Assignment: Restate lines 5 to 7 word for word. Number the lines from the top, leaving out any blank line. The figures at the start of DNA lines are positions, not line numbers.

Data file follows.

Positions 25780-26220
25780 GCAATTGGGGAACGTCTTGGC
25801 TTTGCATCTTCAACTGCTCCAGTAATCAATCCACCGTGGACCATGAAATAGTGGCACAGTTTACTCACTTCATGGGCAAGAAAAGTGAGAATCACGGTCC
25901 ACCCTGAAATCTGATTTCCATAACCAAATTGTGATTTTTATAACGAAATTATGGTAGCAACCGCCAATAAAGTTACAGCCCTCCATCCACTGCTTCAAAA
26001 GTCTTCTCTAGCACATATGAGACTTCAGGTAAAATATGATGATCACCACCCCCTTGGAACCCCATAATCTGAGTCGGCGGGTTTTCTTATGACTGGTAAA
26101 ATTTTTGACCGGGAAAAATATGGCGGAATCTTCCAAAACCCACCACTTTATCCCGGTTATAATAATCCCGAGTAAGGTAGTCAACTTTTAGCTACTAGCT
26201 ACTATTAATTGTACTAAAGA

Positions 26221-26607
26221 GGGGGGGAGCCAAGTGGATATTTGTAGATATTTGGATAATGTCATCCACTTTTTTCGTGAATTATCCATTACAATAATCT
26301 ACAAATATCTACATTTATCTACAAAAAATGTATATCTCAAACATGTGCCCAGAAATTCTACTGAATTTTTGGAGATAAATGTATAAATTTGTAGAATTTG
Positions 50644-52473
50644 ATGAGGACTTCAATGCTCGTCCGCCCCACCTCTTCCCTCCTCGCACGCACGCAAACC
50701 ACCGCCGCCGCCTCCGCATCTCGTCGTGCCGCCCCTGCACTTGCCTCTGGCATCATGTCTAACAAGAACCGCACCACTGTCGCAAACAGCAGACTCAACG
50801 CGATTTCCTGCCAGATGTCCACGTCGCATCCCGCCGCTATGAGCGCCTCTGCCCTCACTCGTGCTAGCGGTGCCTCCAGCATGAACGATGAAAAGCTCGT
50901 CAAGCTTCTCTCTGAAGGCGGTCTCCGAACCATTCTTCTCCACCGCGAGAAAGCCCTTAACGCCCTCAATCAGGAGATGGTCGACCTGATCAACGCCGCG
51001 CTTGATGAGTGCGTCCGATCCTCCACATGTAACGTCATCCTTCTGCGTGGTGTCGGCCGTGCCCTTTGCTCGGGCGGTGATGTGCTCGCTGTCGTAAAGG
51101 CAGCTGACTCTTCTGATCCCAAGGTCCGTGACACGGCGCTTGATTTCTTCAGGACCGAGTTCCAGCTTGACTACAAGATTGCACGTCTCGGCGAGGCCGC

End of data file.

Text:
26001 GTCTTCTCTAGCACATATGAGACTTCAGGTAAAATATGATGATCACCACCCCCTTGGAACCCCATAATCTGAGTCGGCGGGTTTTCTTATGACTGGTAAA
26101 ATTTTTGACCGGGAAAAATATGGCGGAATCTTCCAAAACCCACCACTTTATCCCGGTTATAATAATCCCGAGTAAGGTAGTCAACTTTTAGCTACTAGCT
26201 ACTATTAATTGTACTAAAGA